Creative Enclave: "A Ghost Story" by Patricia Reese
A Ghost Story
by Patricia Reese
“Hello?” A girl’s voice. Soft, sweet. Out of place in this mortal, rotting slab of house, like classical music crackling over a radio.
“I’m sorry for disturbing you, it’s just -” Don’t be sorry. “- I wanted to . . . feel something, I – are you there?”
The decaying floorboards, soft and pale with age, creak gently beneath her careful footsteps. She’s conscious of her impact here, genuine in her need. It’d be refreshing if it wasn’t so terrible. She’s alive, clearly, but only just. Gold glitters along her collarbone, sparkles across her face. Pinks and blues decorate her eyes. Smoke clings to copper hair. She’s just come from some spectacle, but it left her empty. Led her here.
She stops in the middle of the living room, moonlight filtering in through the windows giving her a soft glow. Her converse sneakers (the ones that blister her heels) leave a trail of footprints in the dust behind her. She’ll linger in the atmosphere long after she goes.
“I’ve tried everything,” she murmurs, holding her wrist. “Sex, pain, music, adrenaline . . . nothing works.” Her voice breaks on the last word. “I feel empty. Alone. I just need some recognition, some kind of sign. Tell me I’m alive, tell me it’s worth it, just give me a sign, please. Tell me I won’t always wander through life a, a – ” Her voice is barely a whisper now. “A ghost.” She covers her face with golden hands.
A flutter, where my heart used to be. How can someone so alive know so well what it is to be dead? An echo of a red sky, begging mercy from the sun, she’s flickering in and out like TV static, drained like a car engine trembling and sputtering to near-life. But she’s not empty yet. Her tears warm the room, fester in the faded plum cushions and in those dusty photographs on the mantle. It’s almost life.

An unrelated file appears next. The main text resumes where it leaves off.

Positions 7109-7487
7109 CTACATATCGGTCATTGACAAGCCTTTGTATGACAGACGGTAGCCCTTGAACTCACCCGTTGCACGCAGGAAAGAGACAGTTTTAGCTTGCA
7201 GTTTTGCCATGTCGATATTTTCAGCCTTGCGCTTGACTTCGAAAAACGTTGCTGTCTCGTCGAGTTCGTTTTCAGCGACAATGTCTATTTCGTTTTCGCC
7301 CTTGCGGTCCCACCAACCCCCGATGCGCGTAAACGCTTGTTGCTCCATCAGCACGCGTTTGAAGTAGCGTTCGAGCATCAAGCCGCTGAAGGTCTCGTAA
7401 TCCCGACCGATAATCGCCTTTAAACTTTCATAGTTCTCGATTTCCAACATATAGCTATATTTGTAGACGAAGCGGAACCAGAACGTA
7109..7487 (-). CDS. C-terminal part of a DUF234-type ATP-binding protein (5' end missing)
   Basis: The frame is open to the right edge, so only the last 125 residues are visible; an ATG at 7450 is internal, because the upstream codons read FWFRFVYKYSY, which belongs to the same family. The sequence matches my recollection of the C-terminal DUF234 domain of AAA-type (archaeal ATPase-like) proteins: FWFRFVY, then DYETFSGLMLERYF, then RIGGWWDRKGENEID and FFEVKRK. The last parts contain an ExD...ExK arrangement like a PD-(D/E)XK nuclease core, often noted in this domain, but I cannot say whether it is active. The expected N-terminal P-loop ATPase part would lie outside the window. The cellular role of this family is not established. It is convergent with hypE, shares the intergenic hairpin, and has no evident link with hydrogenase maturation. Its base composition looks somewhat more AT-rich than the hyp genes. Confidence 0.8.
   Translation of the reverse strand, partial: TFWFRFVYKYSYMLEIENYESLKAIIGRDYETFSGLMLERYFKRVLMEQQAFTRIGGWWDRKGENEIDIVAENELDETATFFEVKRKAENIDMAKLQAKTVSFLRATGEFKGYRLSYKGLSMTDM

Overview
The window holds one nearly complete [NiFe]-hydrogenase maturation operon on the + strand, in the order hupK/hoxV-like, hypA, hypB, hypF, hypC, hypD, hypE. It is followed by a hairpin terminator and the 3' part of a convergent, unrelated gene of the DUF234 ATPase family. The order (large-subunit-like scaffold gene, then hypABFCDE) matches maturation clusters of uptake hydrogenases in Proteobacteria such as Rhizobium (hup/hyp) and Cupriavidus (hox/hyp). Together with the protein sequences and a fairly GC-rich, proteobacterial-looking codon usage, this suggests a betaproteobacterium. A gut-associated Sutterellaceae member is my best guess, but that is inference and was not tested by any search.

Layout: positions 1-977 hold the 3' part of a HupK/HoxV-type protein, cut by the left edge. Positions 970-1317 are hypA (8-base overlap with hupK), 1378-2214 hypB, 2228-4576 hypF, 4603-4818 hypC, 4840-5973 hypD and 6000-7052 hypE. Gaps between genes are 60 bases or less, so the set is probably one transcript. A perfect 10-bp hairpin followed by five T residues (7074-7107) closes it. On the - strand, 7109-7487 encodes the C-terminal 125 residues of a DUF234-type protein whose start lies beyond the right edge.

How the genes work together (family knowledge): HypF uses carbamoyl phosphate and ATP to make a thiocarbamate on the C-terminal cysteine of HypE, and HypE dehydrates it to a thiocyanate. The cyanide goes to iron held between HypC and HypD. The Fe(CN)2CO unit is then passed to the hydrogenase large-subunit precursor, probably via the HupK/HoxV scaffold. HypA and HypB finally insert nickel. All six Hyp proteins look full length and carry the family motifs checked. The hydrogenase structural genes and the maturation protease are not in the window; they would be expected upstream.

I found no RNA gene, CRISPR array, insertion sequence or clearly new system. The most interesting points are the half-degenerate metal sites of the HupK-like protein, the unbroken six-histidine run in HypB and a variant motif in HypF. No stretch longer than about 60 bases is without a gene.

It occurs to me at this point that death doesn’t make ghosts any more than a stepping stone makes a traveler. Death is not the catalyst, merely an unfortunate continuation of a life without meaning. Without hope. A slippery spectre stumbling in and out of recognition is no different from a loveless girl searching for feeling in life’s blurred wilderness. Had I been her, once? My memory flutters, have I – how long has it been?
“There really is no point, is there?”
The house is tense with my hesitation, seems to holds its breath, reluctant to speak definitely on the matter. The girl – I can hear her heartbeat.
“It’s hopeless,” she breathes, a shake to her mellow timbre, and turns sharply on her heel as if to leave. Leave?
Panic. I wasn’t thinking, I – my hand around her wrist, a firm hold, a brief connection with reality. It felt . . . I felt . . . she was warm.
A gasp; protests from the floorboards as she stumbles back. “Who’s there?”
The house creaks and sighs as she stands there, not quite trembling. Tears wet the glitter around her eyes, on her cheeks. She looks holy in this light.
She reaches out as if to touch me, looks right through me, fingers carving the air, just out of reach. She smiles, a tear wetting the turned up corner of her lips. “Thank you,” she breathes, chuckling softly. “Thank you.”
Her voice, her soft steps, aren’t so strange anymore by the time she turns to leave. I watch her go, stand by the window and watch until she disappears into the world of the living and even then, for a little while after that.